Interpreting Virtual Subjectivity in Performing Beethoven's Piano Sonatas: External and Internal Motivations for Extreme Shifts

Robert S. Hatten, University of Texas at Austin

Whenever we hear musical gestures as energetic shapes in time, there is the potential to hear them as energies reflecting the "will" of a virtual agent moving purposefully within a virtual environment. The virtual environment created by tonality and meter, with its directional orientation (e.g., up vs. down) and simulation of physical forces (e.g., gravity), enables us to infer virtual agency whenever we hear resistance to those forces. Tonal composers have gone further by staging conflictual dramas without words or actual voices. For example, by introducing higher-level resistances to the flow of a thematic discourse, a composer can suggest virtual actors (protagonist, antagonist, etc.) within a fictional world.

Rhetorical gestures, defined as those that break the otherwise unmarked flow of a discourse, were already used effectively and characteristically in the Baroque by Bach and others, and then in the Classical era by Haydn, Mozart, and Beethoven to create moments of crisis (disrupted cadences, sudden departures) and subsequent reflection (fermatas or pauses after such reversals), and the interiorizing response to such moments can cue a deeper virtual subjectivity, as virtual actors are internalized as competing thoughts and emotions in a motivated unfolding of conscious reflection.

The source of energy for Beethoven's extreme rhetorical shifts, such as found in the opening movement of Op. 109, is often indeterminate with respect to virtual agency. We may ask whether the agent has "willed" a sudden change of direction or thought, or whether the actor is being "thwarted" in its will, either by another actor (an "antagonist") or another force external to the protagonist's will ("Fate"). If we internalize this dramatic action, however, we can frame the conflict as happening within our own consciousness -- e.g., a sudden insight, interpretable perhaps as a positive breakthrough, or a negative reversal. At this level of virtual subjectivity, we can negotiate our own psychological experiences, mapping them in tandem with the drama virtually portrayed by the music (which may in turn lead us toward new experiences, or further development of our thought-filled emotional lives). When we identify with the continual striving of an inner will/intentionality, one that is acting/reacting/reflecting on experiences with potential existential relevance, we compensate for purely instrumental music's lack of a grounded, specific reference. Indeed, music's universality (understood as its potential relevance for any listener who has become competent in the style) might be impeded by overly specific programs.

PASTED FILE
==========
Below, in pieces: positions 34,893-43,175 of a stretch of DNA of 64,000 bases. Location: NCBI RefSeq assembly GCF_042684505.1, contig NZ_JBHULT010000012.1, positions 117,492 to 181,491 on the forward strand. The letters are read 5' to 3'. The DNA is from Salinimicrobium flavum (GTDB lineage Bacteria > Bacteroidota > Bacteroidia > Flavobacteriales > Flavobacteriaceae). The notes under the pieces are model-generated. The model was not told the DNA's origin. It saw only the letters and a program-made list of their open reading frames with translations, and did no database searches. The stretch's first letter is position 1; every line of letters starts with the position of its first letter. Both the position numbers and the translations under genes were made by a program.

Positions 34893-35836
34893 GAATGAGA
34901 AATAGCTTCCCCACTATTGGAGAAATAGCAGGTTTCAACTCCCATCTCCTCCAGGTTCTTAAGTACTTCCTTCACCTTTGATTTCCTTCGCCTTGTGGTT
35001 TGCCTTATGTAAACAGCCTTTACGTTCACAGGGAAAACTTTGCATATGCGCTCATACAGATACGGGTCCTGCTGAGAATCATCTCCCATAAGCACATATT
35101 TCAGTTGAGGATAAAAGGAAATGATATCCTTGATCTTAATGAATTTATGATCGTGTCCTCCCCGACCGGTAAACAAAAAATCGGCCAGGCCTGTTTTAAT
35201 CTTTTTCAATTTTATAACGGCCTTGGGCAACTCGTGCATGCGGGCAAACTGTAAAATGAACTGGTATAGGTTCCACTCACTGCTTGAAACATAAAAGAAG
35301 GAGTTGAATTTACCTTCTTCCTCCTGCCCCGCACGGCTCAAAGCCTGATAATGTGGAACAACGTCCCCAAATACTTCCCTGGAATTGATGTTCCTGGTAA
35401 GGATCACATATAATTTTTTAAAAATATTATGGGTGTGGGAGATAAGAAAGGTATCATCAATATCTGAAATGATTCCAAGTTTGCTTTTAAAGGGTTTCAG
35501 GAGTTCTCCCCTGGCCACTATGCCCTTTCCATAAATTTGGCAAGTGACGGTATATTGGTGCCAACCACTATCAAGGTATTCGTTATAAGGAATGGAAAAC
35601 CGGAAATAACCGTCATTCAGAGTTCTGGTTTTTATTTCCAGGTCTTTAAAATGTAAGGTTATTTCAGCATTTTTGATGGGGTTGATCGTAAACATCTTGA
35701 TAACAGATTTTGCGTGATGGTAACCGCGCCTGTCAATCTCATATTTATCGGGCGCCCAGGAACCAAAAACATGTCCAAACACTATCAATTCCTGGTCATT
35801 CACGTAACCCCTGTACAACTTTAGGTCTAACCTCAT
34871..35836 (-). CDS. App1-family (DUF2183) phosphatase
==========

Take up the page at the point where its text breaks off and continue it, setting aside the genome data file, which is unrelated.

But how might a performer best project indeterminate rhetorical gestures? Should they be heard as "willed by" or as "happening to" a virtual actor/protagonist? Or heard as part of a singular virtual subjectivity either "intending" or "being struck by" extreme shifts in its interior thoughts/emotions? For specific examples drawn from the Beethoven piano sonatas, I will demonstrate how several options for performance may be understood as viable (stylistically warranted). I will also consider what might lead us to prefer one option over another.